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Commentary

 

Why Weep for Kikoi?

Sibling rivalry does not confine itself to the domain of family and psychology. A child bully will cheat his sibling to throw away a piece of bread under the pretext that it has a cockroach. Bang! He will pick and devour it to his fill! Have you ever thought about the products (music, medicinal and agricultural, among others) that we have lost over the years due to our fear to explore that which is African?

We have been taught the 'fact' that the majority of us live on less than a dollar a day; we are in a poor continent (despite all the resources that are causing wars as wealthy nations search for mining rights) and that unless some benevolent do-gooder cracks us out of the vicious cycle of poverty, we will never hatch to prosperity.

We then set out to the street to beg for gold, clad in a 'kikoi' and a 'kiondo,' ignoring our inbuilt productivity. After getting hooked to the 'free bread' from donors, we wake up one day to be told that we cannot put on the 'kikoi' without permission from some bright chaps that commercialized it. Wow!

'Kikoi,' a traditional wrap popular at the coast, hit headlines recently following an attempt by The Kikoy Company UK Ltd to register the word 'kikoy'. Tears are yet to dry over the alleged stealing of the 'Kiondo' whose copyright is protected under Japanese patent. The debate on the 'stealing' of Kikoy by the British raises an urgent question as to whether African elites have grasped how the global economy operates.

Not long ago, developed countries' civil society groups working in cahoots with local African non governmental organizations staged protests all over the world against issues to do with intellectual property rights. They argued that patents and intellectual property right regimes in general deny Africans essential medicines. In 2001 and 2002, the debate on access to anti-retroviral drugs for HIV-AIDS victims was used as the billboard bashing for huge pharmaceutical companies. It was further argued that intellectual property rights acted as a serious obstacle to trade and transfer of technologies.

The Kenya anti-intellectual property rights proponents faced a home grown challenge when a dispute broke out between the University of Nairobi medical college and Oxford University Medical Research Center scientists over an AIDS vaccine that had jointly been developed.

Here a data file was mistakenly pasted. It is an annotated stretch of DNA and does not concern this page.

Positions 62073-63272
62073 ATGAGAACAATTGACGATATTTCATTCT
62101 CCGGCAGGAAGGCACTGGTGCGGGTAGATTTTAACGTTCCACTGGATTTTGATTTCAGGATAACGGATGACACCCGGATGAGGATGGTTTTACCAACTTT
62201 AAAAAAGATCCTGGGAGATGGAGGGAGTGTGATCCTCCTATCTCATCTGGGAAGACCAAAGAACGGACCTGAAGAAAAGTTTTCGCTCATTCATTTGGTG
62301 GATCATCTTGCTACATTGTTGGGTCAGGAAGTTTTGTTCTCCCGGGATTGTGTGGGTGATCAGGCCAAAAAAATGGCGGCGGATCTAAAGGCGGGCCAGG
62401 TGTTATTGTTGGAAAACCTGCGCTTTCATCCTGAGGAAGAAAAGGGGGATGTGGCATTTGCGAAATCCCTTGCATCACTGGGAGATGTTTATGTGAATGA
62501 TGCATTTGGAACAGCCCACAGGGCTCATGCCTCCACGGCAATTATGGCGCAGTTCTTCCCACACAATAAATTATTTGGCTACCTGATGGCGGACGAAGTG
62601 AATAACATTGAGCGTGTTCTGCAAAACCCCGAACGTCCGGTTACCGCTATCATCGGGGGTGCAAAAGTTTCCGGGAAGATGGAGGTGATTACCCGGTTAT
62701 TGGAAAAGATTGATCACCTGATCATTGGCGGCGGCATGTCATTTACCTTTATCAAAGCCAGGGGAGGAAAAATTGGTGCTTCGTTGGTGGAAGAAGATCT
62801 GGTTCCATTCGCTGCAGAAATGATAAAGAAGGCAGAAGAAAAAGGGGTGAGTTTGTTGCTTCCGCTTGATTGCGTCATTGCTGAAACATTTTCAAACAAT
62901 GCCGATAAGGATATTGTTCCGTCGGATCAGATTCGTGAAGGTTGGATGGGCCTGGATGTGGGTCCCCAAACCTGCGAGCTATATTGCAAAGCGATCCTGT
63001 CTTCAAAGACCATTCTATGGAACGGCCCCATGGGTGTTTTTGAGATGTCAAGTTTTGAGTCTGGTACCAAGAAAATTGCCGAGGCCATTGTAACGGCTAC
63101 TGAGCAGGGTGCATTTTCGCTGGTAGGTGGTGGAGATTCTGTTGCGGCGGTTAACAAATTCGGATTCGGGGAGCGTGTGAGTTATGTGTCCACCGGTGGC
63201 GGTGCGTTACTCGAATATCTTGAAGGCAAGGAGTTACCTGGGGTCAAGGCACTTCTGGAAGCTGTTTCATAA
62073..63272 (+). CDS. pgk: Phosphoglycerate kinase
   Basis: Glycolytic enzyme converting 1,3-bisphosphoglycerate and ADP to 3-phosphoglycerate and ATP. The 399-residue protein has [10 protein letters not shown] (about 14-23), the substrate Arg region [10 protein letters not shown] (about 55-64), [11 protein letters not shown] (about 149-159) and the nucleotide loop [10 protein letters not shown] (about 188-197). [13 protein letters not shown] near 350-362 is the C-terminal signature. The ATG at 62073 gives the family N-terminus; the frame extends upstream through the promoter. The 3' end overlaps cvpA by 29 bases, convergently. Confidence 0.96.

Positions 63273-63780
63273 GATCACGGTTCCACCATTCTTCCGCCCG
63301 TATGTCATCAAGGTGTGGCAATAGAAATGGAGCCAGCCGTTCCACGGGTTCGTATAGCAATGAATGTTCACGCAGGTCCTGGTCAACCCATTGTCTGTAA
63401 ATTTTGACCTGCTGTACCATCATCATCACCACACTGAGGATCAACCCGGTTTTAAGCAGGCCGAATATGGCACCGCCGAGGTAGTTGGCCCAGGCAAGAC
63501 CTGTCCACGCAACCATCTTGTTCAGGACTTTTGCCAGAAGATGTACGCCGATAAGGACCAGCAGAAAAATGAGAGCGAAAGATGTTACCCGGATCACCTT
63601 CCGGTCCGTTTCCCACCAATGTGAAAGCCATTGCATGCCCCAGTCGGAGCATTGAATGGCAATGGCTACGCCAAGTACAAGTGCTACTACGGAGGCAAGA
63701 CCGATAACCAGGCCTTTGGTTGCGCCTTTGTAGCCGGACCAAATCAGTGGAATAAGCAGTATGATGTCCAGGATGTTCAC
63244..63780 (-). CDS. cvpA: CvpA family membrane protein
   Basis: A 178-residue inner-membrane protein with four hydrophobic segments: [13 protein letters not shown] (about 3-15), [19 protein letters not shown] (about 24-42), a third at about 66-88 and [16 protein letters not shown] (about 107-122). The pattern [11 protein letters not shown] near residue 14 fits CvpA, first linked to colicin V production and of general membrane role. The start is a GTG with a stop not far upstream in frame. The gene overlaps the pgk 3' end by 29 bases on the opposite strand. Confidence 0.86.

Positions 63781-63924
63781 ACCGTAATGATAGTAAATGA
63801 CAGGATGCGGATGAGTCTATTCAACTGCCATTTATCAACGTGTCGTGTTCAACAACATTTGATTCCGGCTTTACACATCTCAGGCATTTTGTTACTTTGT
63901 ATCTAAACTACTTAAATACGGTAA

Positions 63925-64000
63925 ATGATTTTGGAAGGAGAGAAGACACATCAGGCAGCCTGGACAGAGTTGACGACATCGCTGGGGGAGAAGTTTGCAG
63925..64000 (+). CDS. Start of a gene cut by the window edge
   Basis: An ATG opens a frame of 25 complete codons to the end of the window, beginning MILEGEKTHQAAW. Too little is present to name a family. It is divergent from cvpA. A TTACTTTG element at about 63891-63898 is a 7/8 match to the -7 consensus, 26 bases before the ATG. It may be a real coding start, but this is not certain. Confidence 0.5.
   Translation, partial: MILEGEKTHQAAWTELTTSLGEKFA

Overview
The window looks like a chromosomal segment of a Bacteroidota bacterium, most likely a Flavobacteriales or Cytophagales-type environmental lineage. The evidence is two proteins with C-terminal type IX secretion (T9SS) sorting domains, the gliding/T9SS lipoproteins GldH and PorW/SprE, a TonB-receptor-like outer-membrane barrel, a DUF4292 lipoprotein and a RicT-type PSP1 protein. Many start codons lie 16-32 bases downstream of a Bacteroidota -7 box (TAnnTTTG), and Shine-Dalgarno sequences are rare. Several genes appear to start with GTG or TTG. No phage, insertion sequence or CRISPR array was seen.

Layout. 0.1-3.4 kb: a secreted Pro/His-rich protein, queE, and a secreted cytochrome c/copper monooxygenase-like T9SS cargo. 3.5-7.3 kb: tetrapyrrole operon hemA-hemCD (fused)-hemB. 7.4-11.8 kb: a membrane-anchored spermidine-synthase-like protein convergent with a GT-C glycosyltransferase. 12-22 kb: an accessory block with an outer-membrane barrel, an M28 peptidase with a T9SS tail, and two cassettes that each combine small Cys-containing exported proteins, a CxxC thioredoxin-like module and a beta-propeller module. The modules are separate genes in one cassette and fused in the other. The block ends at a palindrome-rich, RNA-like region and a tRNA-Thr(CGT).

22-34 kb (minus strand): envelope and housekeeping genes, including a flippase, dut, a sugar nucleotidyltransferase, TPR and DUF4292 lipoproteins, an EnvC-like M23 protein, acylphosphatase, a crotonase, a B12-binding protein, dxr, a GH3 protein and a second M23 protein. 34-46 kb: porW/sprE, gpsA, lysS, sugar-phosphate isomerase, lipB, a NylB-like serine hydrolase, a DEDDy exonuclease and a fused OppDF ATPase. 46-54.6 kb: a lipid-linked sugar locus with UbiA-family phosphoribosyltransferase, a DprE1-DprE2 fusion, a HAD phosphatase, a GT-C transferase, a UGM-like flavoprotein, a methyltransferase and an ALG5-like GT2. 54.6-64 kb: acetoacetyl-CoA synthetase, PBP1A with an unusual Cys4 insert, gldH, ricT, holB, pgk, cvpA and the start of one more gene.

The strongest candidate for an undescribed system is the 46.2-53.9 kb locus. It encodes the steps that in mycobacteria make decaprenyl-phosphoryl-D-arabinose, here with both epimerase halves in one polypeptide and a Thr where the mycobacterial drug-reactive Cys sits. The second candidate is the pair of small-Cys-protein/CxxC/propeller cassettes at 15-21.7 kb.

Away from medicine to fashion, British scientists were on the spot over patenting of a microbe that gives jeans a faded look, from Lake Bogoria. Last year, Tanzanians were treated to a rude shock when they discovered that a modified plant from Usambara Mountain Range, impatiens usambarensis was fetching millions of dollars as 'Trailing Busy Lizzie' office flower.

To protect our heritage, we must first get rid of the myth that we lack the ability to fix our own problems and seek to add value to what we already posses. We must take advantage of our interaction with developed societies to learn the rule of the game by engaging our intellectuals to offer solutions to our needs. Developed-countries' scientists are working hard to respond to challenges facing them in their home countries and like siblings; they are busy 'cheating' us to throw away our bread.

The Kenya Industrial Property Institute along with other relevant organizations should actively educate Kenyans on issues of property protection for commercial use. Protection for the sake of protection will equally be counterproductive as illustrated by the many idle pieces of land dotted all over the country whose owners are unable to make them fluid enough for commercial value. Weep not for 'kikoi' if you still hold the attitude that you have nothing to offer to yourself and the World!

This article first appeared in Business Daily, a publication of the Nation Media Group



By James Shikwati
Mr. Shikwati is the Director of Inter Region Economic Network


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